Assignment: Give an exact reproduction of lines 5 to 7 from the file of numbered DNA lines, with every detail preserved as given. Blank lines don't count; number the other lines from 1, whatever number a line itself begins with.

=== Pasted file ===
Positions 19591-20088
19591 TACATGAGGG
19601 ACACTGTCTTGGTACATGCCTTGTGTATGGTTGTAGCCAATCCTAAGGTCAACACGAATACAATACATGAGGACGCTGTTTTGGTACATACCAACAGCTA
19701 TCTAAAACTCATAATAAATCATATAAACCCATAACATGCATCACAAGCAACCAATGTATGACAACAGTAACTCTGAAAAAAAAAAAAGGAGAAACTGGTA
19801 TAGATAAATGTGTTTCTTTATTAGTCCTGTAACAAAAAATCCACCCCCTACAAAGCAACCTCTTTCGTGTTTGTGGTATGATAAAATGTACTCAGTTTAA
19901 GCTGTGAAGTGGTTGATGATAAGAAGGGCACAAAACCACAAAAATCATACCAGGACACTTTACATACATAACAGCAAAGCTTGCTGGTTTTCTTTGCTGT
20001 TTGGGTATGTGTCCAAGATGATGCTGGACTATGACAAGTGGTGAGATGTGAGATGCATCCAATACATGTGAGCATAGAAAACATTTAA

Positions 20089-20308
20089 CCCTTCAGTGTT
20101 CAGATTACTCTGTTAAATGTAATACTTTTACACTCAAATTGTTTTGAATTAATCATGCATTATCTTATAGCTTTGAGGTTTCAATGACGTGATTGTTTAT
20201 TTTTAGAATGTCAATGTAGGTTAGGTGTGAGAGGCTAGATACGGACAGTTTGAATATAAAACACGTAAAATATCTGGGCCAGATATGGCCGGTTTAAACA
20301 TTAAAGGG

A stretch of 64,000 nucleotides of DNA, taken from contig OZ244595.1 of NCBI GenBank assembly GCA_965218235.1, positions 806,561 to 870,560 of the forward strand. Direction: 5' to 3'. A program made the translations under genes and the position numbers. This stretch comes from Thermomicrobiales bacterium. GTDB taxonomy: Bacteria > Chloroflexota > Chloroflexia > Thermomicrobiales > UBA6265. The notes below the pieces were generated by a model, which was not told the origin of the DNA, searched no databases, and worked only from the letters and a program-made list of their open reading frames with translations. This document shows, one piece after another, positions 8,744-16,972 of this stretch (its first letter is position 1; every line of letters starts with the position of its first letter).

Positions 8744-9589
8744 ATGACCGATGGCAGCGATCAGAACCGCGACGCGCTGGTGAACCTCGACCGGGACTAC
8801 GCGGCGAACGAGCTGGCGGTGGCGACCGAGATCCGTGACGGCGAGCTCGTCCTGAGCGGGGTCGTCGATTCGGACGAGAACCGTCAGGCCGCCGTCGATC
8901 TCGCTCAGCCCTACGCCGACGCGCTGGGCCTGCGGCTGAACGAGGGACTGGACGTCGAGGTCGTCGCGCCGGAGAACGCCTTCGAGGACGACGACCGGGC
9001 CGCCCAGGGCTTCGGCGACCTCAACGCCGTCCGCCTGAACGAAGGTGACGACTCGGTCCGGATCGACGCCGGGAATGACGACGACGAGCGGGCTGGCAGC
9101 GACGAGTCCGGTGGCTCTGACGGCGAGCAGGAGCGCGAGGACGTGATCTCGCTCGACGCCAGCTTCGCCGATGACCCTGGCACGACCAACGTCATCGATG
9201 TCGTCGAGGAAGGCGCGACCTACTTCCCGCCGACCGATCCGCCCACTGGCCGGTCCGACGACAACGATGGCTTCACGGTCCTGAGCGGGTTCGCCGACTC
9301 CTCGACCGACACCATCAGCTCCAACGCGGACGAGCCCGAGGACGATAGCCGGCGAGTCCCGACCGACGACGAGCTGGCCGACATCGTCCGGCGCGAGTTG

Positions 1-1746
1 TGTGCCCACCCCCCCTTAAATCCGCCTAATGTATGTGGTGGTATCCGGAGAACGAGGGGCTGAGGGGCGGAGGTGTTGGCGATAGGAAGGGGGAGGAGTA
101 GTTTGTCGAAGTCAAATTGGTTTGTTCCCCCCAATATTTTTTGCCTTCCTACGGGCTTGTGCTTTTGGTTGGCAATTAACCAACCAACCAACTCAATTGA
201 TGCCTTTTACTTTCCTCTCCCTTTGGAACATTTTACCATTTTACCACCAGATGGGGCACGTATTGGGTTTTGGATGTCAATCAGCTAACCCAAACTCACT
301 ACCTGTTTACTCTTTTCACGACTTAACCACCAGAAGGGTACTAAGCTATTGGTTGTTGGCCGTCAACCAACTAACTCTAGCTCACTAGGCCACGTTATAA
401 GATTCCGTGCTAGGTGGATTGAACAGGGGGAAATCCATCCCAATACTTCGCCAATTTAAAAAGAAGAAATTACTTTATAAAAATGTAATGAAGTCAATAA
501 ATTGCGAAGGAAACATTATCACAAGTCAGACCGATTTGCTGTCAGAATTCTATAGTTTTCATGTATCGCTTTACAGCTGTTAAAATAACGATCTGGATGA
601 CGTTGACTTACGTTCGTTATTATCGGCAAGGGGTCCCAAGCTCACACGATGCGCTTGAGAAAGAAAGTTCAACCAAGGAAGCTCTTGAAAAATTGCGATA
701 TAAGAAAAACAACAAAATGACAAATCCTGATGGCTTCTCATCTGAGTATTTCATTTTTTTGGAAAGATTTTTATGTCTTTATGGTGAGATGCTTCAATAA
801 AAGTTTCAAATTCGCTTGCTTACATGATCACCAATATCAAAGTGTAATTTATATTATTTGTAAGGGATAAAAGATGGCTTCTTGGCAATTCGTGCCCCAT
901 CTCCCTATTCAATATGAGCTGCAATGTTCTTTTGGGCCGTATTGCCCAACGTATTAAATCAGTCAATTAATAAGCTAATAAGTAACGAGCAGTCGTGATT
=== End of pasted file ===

19801 TAGATAAATGTGTTTCTTTATTAGTCCTGTAACAAAAAATCCACCCCCTACAAAGCAACCTCTTTCGTGTTTGTGGTATGATAAAATGTACTCAGTTTAA
19901 GCTGTGAAGTGGTTGATGATAAGAAGGGCACAAAACCACAAAAATCATACCAGGACACTTTACATACATAACAGCAAAGCTTGCTGGTTTTCTTTGCTGT
20001 TTGGGTATGTGTCCAAGATGATGCTGGACTATGACAAGTGGTGAGATGTGAGATGCATCCAATACATGTGAGCATAGAAAACATTTAA